If, as expected, Theresa May loses her vote then British in Europe, an umbrella group for campaigners across Europe is demanding the Prime Minister takes action to secure the rights of British citizens in the EU and the three million EU nationals in Britain.

“If Theresa May loses the vote tonight, she should immediately commit to ring-fencing the existing rights of @The3Million and @BritishInEurope and call on the EU27 to do the same, in an international treaty. It would give people the security to go about their lives as before,” the group tweeted.

But given citizens have been treated as bargaining chips throughout the whole negotiation process it is unlikely that Theresa May will suddenly start acting in their interests.

The reality is that more limbo, more uncertainty, and more anxiety lies ahead.

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IN NUMBERS: One in four Austrian residents now of foreign origin

Data shows that more than a quarter of Austria's population has a 'migration background'. Which nationalities are most common?

IN NUMBERS: One in four Austrian residents now of foreign origin

Austria’s population is growing, which is necessary for economic growth and maintaining the social system that is such a vital part of the country.

However, the only reason the country keeps growing is because of immigration, according to the statistics institute Statistik Austria.

“Austria’s population is growing solely due to immigration. Without it, according to the population forecast, the number of inhabitants would fall back to the level of the 1950s in the long term”, says Statistik Austria’s director general Tobias Thomas.

READ ALSO: Could Austria change the rules around citizenship?

Since 2015, the share of the population with a “migration background” has risen continuously from 21.4 percent to 25.4 percent, the institute stated. As Austria has about 8.8 million people, this means 2.24 million people have a migration background in the country.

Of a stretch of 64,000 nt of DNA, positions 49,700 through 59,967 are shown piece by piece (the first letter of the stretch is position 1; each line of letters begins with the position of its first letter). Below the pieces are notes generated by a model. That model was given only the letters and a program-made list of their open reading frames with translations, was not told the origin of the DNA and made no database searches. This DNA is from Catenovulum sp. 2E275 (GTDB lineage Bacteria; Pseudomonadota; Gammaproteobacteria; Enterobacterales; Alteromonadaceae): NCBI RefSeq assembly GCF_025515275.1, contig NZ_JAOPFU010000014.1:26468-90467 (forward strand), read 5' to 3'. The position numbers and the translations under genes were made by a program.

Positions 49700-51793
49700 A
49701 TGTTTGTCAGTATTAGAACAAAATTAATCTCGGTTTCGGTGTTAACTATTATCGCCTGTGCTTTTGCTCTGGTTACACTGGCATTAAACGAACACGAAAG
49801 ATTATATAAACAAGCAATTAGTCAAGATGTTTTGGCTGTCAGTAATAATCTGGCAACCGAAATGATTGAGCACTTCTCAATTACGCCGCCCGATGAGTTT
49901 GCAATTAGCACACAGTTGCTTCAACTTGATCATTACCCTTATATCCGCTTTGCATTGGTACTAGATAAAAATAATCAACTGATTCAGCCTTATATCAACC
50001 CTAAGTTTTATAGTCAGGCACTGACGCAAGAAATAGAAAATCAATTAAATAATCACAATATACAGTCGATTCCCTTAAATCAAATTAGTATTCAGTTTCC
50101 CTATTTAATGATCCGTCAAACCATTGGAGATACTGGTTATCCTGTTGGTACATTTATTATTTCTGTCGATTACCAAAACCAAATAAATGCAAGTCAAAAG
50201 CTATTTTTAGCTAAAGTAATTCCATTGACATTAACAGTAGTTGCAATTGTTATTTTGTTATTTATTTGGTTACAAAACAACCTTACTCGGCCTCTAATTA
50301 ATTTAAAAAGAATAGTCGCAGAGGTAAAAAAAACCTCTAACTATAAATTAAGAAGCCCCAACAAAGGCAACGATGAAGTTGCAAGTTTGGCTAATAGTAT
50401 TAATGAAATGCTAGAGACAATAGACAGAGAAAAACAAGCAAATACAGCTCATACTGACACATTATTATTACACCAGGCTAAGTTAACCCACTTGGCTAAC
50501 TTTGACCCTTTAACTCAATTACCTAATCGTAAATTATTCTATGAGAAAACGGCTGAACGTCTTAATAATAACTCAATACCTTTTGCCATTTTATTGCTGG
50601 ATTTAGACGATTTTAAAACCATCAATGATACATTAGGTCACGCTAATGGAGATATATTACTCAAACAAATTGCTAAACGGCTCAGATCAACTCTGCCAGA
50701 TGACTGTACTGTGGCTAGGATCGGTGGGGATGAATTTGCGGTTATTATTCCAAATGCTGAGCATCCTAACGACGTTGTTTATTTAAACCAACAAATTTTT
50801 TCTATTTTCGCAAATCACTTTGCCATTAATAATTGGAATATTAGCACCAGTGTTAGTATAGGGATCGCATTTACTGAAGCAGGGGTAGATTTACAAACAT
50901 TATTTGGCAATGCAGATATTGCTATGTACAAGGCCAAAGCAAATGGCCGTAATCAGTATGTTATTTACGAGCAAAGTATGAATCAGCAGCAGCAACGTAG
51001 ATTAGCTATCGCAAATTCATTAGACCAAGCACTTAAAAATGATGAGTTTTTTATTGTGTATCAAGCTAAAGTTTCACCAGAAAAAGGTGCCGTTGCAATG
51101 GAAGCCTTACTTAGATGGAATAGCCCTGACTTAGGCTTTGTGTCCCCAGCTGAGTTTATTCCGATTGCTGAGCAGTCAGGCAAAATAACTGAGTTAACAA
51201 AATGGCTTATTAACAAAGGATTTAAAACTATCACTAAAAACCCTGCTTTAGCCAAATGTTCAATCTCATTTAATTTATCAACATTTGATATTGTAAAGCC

For the survey, Statistik considered people with a “migration background” to be those whose parents were both born abroad, regardless of their own nationality or place of birth. Persons with one parent born in Austria do not have a “migration background” according to this definition.

And while German is still the most common nationality among foreigners in Austria (218,347 people), much has changed since 2015 (when there were 170,475 Germans).

The number of Romanians has almost doubled (from 73,374 to 140,454), bringing them to the second-largest foreigner community in Austria, behind German citizens.

READ ALSO: Why has naturalisation in Austria doubled in 2022 – and who are the new citizens

In 2015, Turkish was the second-largest foreign nationality in Austria (there were 115,433), but they are now the fourth (with 117,944 people), behind German, Romanian, and Serbians (121,643).

Numbers of Ukrainians, Syrians, and Afghanis are soaring

The data shows that the most significant jump in the number of foreigners is from those countries with a recent history of conflicts.

For example, in 2015, there were 11,255 people with Syrian nationality living in Austria, and the number soared to 70,901 in April 2022, almost five times more people.

In early 2015, Austria had 16,779 Afghani residents, a number that jumped 170 percent to 45,394.

READ ALSO: Ukrainian refugees push Austria’s population past nine million

When it comes to Ukrainians, the phenomenon is more recent, and the numbers show that.

While in 2015, there were 8,582 people with Ukrainian nationality living in Austria, on January 1st 2022, that number went to 12,673. And just three months later, after the Russian invasion, it soared to 52,803.